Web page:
TALLAHASSEE (NSF) – The political realities of redistricting burst into the open Tuesday, as the Senate approved a proposal increasing the Hispanic share of three of the chamber’s South Florida seats over objections from Democrats who argued the move was an attempt to prevent incumbents from running against each other.
The amendment to the Senate’s redistricting plan (SJR 2-C) was approved on a voice vote one day before the upper chamber is scheduled to formally vote on the map. The Legislature is nearing the midpoint of a three-week redistricting session following a settlement with voting-rights groups in which the Senate conceded that its current districts were likely to be thrown out under a voter-approved ban on political gerrymandering.
Sen. Miguel Diaz de la Portilla, a Miami Republican who sponsored the amendment, said the revised plan would ensure that Miami-Dade County will still have three districts in which Hispanic voters can elect candidates of their choice.
“The (original) plan would basically disenfranchise Hispanics in Miami-Dade County by creating two Hispanic seats, Hispanic-performing seats instead of the three that we’ve had, as I mentioned, for about 30 years,” Diaz de la Portilla told reporters after the Senate vote.
The first draft of the plan, offered by Senate Reapportionment Chairman Bill Galvano, already included three Miami-Dade districts that were aimed at electing candidates favored by Hispanic voters, who comprised at least 70 percent of the voting-age population in each district.
But Diaz de la Portilla said voter turnout figures cast doubt on whether all three seats would actually perform for candidates favored by Latinos. He also said the revamped districts in his proposal were more compact than the plan offered by Galvano, R-Bradenton. Galvano highlighted those numbers in announcing that he supported Diaz de la Portilla’s amendment.
Diaz de la Portilla’s proposal drew questions about whether it might violate the ban on favoring incumbents included in the “Fair Districts” redistricting standards approved by voters in 2010. The amendment would remove Diaz de la Portilla’s residence from a district that also would include the homes of Sens. Dwight Bullard, D-Miami, and Anitere Flores, R-Miami.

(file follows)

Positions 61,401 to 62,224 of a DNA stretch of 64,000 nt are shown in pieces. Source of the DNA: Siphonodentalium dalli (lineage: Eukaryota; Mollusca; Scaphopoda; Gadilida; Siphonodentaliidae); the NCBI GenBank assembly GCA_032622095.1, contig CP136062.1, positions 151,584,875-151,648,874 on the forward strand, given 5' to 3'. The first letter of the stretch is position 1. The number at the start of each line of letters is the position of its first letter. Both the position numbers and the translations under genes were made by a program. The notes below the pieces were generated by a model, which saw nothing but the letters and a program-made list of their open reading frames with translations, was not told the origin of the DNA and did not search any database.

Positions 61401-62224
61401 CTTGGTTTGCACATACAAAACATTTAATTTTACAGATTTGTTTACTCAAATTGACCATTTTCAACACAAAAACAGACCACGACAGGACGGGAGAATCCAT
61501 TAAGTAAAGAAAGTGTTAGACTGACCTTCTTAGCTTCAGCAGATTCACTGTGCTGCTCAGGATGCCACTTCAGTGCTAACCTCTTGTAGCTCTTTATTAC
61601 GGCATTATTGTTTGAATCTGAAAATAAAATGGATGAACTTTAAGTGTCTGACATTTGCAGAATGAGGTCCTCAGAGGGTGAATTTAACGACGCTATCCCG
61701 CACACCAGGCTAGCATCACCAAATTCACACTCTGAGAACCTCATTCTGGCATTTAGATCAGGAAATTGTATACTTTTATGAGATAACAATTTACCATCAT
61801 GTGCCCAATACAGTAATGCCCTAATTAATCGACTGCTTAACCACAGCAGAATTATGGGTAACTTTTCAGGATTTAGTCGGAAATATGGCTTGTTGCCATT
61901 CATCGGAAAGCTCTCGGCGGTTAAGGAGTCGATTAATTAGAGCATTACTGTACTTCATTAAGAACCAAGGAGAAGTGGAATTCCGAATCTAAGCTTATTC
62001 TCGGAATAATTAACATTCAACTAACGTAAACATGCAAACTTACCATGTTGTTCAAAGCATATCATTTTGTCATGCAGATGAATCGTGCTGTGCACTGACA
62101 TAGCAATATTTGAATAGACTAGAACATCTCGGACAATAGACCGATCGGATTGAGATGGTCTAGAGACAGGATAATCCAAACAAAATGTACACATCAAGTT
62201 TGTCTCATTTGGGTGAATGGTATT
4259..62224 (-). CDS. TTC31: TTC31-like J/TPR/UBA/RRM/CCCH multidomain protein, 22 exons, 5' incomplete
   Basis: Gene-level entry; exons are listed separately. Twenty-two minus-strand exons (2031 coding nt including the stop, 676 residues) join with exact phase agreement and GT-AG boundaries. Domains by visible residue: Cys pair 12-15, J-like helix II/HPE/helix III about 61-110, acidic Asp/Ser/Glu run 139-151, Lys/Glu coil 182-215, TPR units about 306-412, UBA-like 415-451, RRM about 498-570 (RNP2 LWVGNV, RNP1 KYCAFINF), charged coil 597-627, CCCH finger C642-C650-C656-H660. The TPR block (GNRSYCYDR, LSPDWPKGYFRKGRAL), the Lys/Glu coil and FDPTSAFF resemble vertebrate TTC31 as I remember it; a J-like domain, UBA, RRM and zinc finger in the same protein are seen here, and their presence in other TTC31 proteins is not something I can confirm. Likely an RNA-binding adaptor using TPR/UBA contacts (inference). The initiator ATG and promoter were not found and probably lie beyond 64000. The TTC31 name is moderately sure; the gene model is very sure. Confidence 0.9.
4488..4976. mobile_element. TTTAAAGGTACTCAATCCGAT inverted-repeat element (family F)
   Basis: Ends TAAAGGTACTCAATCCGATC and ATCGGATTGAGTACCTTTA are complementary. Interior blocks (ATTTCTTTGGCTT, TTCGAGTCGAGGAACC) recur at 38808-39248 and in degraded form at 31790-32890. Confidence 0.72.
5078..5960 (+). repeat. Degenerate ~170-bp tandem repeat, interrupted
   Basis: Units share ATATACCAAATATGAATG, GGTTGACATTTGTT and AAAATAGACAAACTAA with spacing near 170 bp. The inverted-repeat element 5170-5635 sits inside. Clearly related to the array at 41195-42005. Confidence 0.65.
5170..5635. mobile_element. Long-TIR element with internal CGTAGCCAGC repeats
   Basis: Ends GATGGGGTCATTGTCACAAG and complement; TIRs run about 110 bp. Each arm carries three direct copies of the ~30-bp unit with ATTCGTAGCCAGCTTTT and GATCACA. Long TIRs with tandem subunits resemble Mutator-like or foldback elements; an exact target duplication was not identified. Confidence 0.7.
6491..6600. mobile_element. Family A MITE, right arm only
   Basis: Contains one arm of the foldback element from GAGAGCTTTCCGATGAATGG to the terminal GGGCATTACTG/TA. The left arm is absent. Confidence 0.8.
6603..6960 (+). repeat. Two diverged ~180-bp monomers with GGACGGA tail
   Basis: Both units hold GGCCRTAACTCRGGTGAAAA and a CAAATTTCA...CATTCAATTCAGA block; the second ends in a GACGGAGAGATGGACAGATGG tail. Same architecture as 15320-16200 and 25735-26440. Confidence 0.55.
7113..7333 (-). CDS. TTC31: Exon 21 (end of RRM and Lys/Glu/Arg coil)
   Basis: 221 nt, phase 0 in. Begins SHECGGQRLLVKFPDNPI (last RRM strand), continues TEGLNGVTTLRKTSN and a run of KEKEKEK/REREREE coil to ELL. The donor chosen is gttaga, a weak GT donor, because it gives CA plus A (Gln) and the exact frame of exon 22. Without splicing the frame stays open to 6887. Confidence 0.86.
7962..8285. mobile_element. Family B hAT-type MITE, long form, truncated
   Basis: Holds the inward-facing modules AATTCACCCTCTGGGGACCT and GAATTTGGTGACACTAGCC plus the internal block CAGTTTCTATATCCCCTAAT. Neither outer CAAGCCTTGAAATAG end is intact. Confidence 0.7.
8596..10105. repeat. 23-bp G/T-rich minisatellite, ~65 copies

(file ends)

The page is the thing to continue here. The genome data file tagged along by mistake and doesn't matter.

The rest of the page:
“We’ve just now made this map unconstitutional,” said Sen. Jeff Clemens, D-Lake Worth, during a debate over the amendment. “We’ve just now said that the court is going to reject this map.”
The district with Diaz de la Portilla would also include his brother, former Sen. Alex Diaz de la Portilla, who has been angling to run for another term in the chamber when Miguel Diaz de la Portilla’s tenure is up.
“I’ve mentioned it to my brother, of course, yeah,” Miguel Diaz de la Portilla told reporters. “I’ve mentioned the idea of Miami-Dade County preserving three Hispanic majority seats, because it’s important for the community that I represent in Miami-Dade County at this moment, and that has been represented by other Hispanics up here, to have Hispanic representation in the Senate.”
Voting-rights organizations that challenged the current districts in court said late Tuesday they had filed their own plan that would make the overall map more compact than Diaz de la Portilla’s proposal.
David King, an attorney for the groups, wrote in a letter to the redistricting chairmen for the Senate and House that King’s clients were “very disheartened” by the Senate’s approval of the new proposal. The letter raised questions about both the staff-drawn “base maps,” which served as the basis for Galvano’s plan, as well as Diaz de la Portilla’s proposal.
King largely focused, though, on the shifting of lines around Diaz de la Portilla’s home, raising the possibility it could violate “Tier 1” of the Fair Districts constitutional amendment, which deals in part with favoring incumbents.
“These tier-one violations cannot be ignored, particularly when senators have already criticized the base map selection process as one designed to avoid paring incumbents,” King wrote.
Senators raised other objections as well. Miami Gardens Sen. Oscar Braynon, the lead Senate Democrat on redistricting issues, said he would oppose the Diaz de la Portilla proposal because it doesn’t fix problems in areas outside of Miami-Dade County.
“I don’t think it does enough,” Braynon said. “I still think there are issues in the map beyond that.”
For example, some Democrats have pointed to a decision to keep Clay and St. Johns County in separate districts — which would avoid an incumbent match-up between Sens. Rob Bradley, R-Fleming Island, and Travis Hutson, R-Elkton. But Galvano defended that arrangement.
“There’s nothing unusual about having that type of split,” he told reporters. “And frankly, it’s something we don’t even look at, in terms of where members are living and what they’re doing.”
The News Service of Florida’s Brandon Larrabee contributed to this report.